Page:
Donald Trump Is Guilty Of Sexual Abuse. When Did This Become Normal?

The news cycle can feel like a relentless stab in the gut for women and victims. Cases of sexual abuse, male violence, and mainstream misogyny are constant, and very rarely does there seem to be any consequences for the perpetrators. Why has it been allowed to become commonplace for men in positions of power to be sex abusers? Why are we, collectively, not more incensed?

On Tuesday 9th May, a New York jury found Donald Trump guilty of sexually abusing the advice columnist E Jean Carroll in a New York department store changing room 27 years ago. Despite decades of allegations against Trump, this is the first time the former US president has been legally branded as a sexual predator. However, because this is a civil case, he will only face a financial consequence, to the sum of $5 million.

Carroll sued the former president for raping her and then “destroying” her reputation when he accused her of lying about the encounter, claiming that she wasn’t “my type”.

Carroll said she will “always regret” going into the dressing room with Trump. After the verdict, she said “I filed this lawsuit against Donald Trump to clear my name and to get my life back. Today, the world finally knows the truth. This victory is not just for me but for every woman who has suffered because she was not believed.”

Following the verdict, Trump used his Truth Social platform to say: “I have absolutely no idea who this woman is. The verdict is a disgrace – a continuation of the greatest witch hunt of all time.”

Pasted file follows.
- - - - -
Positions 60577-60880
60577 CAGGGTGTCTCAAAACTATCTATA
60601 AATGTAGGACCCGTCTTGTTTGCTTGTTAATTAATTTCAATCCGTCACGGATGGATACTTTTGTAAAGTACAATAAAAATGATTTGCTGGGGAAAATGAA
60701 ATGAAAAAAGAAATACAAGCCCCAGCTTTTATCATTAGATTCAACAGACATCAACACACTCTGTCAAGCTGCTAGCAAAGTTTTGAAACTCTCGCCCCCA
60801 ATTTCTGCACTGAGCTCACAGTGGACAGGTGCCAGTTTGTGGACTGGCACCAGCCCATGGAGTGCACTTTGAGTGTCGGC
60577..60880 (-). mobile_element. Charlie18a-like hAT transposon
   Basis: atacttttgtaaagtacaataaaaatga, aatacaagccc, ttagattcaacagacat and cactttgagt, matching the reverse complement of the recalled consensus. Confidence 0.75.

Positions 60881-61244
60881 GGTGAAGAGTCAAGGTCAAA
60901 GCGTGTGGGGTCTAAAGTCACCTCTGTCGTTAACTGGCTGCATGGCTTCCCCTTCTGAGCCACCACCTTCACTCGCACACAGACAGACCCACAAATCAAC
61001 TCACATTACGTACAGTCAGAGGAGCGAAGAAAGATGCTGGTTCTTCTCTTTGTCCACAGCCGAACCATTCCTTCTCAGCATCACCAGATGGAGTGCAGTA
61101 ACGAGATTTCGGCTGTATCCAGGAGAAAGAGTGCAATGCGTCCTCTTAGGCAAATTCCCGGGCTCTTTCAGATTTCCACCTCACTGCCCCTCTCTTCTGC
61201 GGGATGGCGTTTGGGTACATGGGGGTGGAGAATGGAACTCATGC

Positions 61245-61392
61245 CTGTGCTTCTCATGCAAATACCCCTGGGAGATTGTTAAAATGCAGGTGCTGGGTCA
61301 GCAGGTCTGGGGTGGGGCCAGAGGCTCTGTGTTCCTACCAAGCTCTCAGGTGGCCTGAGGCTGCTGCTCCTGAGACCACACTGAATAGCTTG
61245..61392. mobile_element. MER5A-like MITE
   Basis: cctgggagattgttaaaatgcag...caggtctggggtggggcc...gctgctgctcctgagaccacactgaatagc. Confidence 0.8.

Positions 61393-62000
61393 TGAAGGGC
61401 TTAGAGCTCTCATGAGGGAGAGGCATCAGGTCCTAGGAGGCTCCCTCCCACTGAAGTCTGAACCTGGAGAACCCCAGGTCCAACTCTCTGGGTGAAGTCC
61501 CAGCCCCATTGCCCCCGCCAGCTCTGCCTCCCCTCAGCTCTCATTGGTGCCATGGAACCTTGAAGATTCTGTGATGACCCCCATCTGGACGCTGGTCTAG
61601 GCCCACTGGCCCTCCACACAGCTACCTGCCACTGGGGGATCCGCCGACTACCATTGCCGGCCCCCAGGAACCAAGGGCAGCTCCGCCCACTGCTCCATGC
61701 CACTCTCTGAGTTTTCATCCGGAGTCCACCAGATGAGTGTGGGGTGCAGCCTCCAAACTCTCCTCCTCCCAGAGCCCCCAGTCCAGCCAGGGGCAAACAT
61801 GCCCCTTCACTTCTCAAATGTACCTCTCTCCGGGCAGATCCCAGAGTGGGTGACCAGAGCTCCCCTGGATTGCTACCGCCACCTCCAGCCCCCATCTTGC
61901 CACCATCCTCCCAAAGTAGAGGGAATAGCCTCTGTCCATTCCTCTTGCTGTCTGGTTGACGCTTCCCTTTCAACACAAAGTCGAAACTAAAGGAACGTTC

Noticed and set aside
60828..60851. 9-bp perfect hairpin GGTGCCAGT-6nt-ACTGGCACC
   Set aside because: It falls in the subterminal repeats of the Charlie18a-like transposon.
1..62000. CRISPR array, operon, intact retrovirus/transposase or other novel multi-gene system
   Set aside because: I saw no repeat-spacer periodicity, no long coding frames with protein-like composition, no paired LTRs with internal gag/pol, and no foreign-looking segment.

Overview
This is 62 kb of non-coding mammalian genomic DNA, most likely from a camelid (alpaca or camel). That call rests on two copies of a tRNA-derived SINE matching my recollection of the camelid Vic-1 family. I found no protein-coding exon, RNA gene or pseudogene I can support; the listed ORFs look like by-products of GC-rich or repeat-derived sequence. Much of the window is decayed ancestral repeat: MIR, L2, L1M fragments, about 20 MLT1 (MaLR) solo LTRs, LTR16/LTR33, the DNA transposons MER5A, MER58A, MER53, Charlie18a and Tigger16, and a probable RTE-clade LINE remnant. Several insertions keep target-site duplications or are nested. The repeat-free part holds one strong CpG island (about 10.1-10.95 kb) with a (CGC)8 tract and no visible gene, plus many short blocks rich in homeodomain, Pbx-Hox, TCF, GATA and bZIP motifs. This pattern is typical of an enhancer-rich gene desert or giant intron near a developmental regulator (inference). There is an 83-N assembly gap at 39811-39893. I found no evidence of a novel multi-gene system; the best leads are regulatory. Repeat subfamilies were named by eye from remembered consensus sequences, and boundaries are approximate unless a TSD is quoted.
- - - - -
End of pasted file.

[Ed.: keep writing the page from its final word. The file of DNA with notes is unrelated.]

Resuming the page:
Carroll is not the only woman to accuse Trump of sexual misconduct. At least 26 women have credibly accused Donald Trump of sexual assault, non-consensual touching and kissing. The alleged incidents stretched as far back as the 1970s, with accusations that Trump reached up their skirts, touched, or kissed them without their consent.

Just over a month ago, Trump became the first current or former US president to ever be arrested and charged with a crime (for falsifying business records). And yet, his 2024 bid to becoming president of the US, again, may hardly be affected. Because Carroll’s case was a civil trial, he is still allowed to run, because there are currently no restrictions in the US Constitution preventing anyone indicted or convicted of a crime from running for presidency. In April, two-thirds of Republican primary voters said they will stand behind Trump and dismissed concerns about his electability, despite his recent criminal arrest and other legal investigations into his past conduct, a new national NBC News poll finds.

So, Trump is now officially a sex abuser. But everyone has known this, his supporters and voters have known this. The secret video of him from 2005 that went viral was proof enough, when he was recorded saying: “I’m automatically attracted to beautiful women — I just start kissing them. It’s like a magnet. Just kiss. I don’t even wait. When you’re a star, they let you do it. You can do anything. Grab ’em by the pussy. You can do anything.” Then there was the leaked recording from 1992, in which Trump said (about a 10-year-old girl): “I am going to be dating her in 10 years. Can you believe it?” There are dozens more examples of his misogyny and disregards for women.